Hard to Kill: Superbugs in Circulation
CRE tops the list of troubling antibiotic resistant bacteria, but it's not the only superbug that worries health officials.
More than 180 patients may have been exposed to the drug-resistant superbug called CRE at UCLA’s Ronald Reagan Medical Center, reported the
. Two patients have died. The hospital is notifying patients who were exposed to a medical scope that's difficult to disinfect. CRE is deadly in 40 to 50 percent of patients. CRE tops the list of troubling antibiotic resistant (ABR) bacteria that can infect patients, but it's not the only superbug prompt the concern of health experts.
A colorized scanning depicts a number of E. coli bacteria. According to the CDC, there are 73,000 cases of E. coli infection and 61 deaths occurring in the United States each year.
Above, a radiographer in London reviews an abnormal chest X-ray that suggests active tuberculosis. TB kills more than a million people a year, and multiple strains are becoming drug resistant. Even when treated for multi-drug resistant strains, which can take two years, only about half of patients survive, Dr. Margaret Chan, director general of the World Health Organization,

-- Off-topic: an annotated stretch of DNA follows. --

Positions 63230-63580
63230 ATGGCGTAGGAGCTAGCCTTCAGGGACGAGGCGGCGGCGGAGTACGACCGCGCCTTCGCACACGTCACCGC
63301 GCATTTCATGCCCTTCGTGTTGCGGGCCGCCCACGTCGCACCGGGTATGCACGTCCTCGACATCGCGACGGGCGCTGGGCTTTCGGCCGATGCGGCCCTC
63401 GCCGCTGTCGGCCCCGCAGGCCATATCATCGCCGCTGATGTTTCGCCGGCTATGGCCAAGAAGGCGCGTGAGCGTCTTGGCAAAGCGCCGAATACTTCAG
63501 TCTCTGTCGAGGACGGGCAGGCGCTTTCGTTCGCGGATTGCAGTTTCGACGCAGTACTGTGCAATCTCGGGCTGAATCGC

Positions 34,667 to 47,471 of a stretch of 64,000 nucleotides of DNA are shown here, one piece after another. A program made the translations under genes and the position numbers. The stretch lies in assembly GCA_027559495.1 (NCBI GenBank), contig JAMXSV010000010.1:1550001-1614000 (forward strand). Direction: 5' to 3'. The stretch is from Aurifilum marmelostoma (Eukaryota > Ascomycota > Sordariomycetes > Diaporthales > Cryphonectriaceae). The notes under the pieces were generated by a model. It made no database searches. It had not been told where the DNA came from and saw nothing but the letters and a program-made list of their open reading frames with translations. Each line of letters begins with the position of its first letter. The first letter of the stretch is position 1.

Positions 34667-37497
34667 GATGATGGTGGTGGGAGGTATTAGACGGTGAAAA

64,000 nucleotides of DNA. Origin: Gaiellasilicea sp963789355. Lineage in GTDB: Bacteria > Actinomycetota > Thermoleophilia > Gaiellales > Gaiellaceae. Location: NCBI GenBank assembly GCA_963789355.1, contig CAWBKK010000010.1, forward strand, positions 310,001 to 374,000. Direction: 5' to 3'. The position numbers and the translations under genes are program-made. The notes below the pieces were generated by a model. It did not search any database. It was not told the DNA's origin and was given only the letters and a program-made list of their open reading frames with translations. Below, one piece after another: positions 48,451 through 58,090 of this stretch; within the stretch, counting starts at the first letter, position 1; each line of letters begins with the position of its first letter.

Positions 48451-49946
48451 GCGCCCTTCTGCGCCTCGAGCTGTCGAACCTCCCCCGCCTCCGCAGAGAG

Drug-resistant gonorrhoeae (
) is considered an "urgent threat" by the CDC. The STD is typically treatable, but a new strain does not respond to available antibiotics.
Bacteria known as MRSA (Methicillin-resistant
) can cause skin diseases and pnuemonia. This strain of staph bacteria is resistant to antibiotics used to treat regular staph infections.
(or C. diff) causes severe, infectious diarrhea, typically during or shortly after a course of antibiotics. Cases in the UK and the United States are on the increase, and can result in serious disease and death, according to the
. C. diff infection causes 14,000 deaths in the United States alone.